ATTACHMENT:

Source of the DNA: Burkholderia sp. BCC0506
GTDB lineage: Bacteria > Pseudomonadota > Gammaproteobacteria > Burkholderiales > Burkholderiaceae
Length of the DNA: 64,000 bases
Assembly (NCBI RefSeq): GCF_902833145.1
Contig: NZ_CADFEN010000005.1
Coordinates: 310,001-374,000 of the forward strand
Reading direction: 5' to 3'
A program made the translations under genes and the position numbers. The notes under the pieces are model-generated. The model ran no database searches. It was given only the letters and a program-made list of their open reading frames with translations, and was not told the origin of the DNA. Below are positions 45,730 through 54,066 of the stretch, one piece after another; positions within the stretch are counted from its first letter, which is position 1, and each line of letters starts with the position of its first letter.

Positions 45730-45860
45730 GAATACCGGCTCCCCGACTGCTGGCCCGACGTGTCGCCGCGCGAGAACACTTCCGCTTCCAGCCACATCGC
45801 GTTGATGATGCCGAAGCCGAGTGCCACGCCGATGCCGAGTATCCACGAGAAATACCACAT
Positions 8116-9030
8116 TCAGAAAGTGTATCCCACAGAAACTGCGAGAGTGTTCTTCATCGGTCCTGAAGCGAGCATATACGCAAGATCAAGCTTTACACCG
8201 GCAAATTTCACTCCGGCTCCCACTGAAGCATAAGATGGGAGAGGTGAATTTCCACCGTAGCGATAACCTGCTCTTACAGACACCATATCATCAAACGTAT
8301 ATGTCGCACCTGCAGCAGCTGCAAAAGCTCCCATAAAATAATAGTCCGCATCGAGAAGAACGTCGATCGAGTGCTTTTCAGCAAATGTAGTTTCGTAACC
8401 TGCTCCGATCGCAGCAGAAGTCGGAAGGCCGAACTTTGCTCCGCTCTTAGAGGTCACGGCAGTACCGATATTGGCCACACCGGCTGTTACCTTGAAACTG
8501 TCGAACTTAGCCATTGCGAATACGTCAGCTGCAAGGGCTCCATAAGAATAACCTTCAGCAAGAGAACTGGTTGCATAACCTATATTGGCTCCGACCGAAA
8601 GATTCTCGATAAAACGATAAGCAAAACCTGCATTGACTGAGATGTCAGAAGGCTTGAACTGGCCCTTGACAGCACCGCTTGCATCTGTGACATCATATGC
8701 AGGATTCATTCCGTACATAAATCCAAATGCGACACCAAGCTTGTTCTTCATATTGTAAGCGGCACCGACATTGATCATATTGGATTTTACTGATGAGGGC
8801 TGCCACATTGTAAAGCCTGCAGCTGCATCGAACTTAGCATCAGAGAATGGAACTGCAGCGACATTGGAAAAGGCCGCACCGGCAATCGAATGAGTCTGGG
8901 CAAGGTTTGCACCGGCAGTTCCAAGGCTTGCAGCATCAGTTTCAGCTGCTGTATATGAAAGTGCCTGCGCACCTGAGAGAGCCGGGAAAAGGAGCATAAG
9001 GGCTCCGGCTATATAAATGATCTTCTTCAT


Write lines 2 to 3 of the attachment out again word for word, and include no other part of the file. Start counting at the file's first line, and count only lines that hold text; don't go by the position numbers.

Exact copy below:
GTDB lineage: Bacteria > Pseudomonadota > Gammaproteobacteria > Burkholderiales > Burkholderiaceae
Length of the DNA: 64,000 bases